Posted at 1:45 PM Apr 06, 2010
By Andrea Grimes
That's right, you read it in the Style Section first: all those weight-loss articles, "dress for your shape" missives and body-shaming commentary from style analysts will soon be a thing of the past, because Baylor's Brittney Griner is really tall and has big feet AND WAIT FOR IT! people think she's pretty!
Writes Guy Trebay:
Feminine beauty ideals have shifted with amazing velocity over the last several decades, in no realm more starkly than sports. Muscular athleticism of a sort that once raised eyebrows is now commonplace. Partly this can be credited to the presence on the sports scene of Amazonian wonders like the Williams sisters, statuesque goddesses like Maria Sharapova, Misty May Treanor and Kerri Walsh, sinewy running machines like Paula Radcliffe or thick-thighed soccer dynamos like Mia Hamm.
Memo to Mr. Trebay: feminine beauty ideals have shifted "with amazing velocity over the last several decades." Into a white-washed, plasticized Heidi Montagtastic amalgam of thin-curvyness. Open any women's magazine or grocery store tabloid rag, and what you'll see are explicit instructions to women on how they can look more like this ideal. Where you don't see explicit instructions, you'll see body-shaming. And here's what you won't see, 99.999999 percent of the time: women of color, disabled women, fat women, women without an hourglass figure, women between a size 8 and a size 14 ... I could go on.
Not only that, Trebay willfully ignores the rampant mockery and body-shaming that surrounds female athletes. For every blog or article celebrating the beauty of the Williams sisters, expect to find hundreds more calling them unfeminine--and much, much worse.
I get part of what Trebay's trying to argue, which is that athleticism in women has changed the way some people think about beauty. But most often, exceptional women who challenge the "beauty myth," will still be shamed and cajoled into fitting the myth-model once the novelty wears off. (See: Snooki, ever-slimming Kim Kardashian and the transition of Nicole Richie from curvy to barely-there.)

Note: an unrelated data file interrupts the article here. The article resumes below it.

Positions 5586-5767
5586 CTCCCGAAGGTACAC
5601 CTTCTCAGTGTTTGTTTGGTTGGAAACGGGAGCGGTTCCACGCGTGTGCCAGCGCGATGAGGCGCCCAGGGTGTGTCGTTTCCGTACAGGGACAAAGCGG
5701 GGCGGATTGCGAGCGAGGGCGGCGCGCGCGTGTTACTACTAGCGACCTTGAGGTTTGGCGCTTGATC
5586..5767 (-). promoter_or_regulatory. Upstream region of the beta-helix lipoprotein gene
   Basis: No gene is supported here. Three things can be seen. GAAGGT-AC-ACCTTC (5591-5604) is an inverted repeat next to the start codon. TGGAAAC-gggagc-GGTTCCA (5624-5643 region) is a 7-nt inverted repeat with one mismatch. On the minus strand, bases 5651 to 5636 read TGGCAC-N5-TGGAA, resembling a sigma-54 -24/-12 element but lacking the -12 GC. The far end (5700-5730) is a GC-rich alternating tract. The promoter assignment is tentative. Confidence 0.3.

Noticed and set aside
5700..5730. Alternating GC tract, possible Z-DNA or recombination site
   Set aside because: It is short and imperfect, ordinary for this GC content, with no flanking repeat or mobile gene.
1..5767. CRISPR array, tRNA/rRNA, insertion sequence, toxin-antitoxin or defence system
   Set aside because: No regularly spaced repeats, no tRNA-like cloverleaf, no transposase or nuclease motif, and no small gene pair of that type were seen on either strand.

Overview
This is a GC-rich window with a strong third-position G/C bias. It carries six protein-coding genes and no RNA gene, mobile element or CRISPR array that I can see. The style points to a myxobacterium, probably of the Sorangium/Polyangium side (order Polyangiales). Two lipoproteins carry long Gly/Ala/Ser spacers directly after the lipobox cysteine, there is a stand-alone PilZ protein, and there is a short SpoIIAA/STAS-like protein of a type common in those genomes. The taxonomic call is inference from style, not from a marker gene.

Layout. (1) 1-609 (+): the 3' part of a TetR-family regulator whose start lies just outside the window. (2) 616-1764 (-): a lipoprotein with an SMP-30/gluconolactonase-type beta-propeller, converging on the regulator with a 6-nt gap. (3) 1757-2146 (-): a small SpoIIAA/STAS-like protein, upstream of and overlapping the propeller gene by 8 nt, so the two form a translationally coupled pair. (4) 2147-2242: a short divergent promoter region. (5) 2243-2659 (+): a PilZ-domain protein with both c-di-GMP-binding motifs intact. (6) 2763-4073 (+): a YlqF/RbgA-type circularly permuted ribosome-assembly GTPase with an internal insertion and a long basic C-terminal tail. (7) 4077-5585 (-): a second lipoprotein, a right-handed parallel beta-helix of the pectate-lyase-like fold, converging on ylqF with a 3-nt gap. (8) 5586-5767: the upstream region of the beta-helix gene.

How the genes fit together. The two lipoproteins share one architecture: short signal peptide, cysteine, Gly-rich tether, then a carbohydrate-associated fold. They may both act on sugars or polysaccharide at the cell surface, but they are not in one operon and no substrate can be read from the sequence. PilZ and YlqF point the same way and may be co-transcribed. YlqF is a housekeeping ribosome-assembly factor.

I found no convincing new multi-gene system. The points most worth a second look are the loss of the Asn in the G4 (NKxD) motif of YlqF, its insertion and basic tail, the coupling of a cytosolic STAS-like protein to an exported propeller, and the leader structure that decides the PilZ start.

In fact, with his article's closer, Trebay merely illustrates my point about women who don't fit into the singular idea of beauty promoted in media and advertising. He calls up a modeling agent to ask about Griner's fitness for the world at large:
"I always love one-offs and amazing creatures," said Mr. Rowland, who immediately after this reporter called busied himself combing the Web for recent photographs of Ms. Griner. "Maybe I should represent her?" Mr. Rowland said. "Why not? I can imagine a market for that."
So much to unpack in that one, short paragraph. If Griner is a "one-off" and a "creature" (not human! ugh!), she is not indicative of a larger shift in beauty standards. Rowland is not certain he should represent her unless he can "market" her. Griner's beauty doesn't stand alone, but is understood to Rowland as something he can sell. And to do so, he's got to have someone to sell to. Someone he can "imagine." Someone he doesn't say actually exists. There's a big difference between using your imagination to picture a world in which Griner could be seen as beautiful, and the reality of understanding that in terms of the larger culture, America is not actually that world.
(For the record, I think Griner is stunning--not only because of her looks but because of her BADASS DUNKING SKILLS Y'ALL.)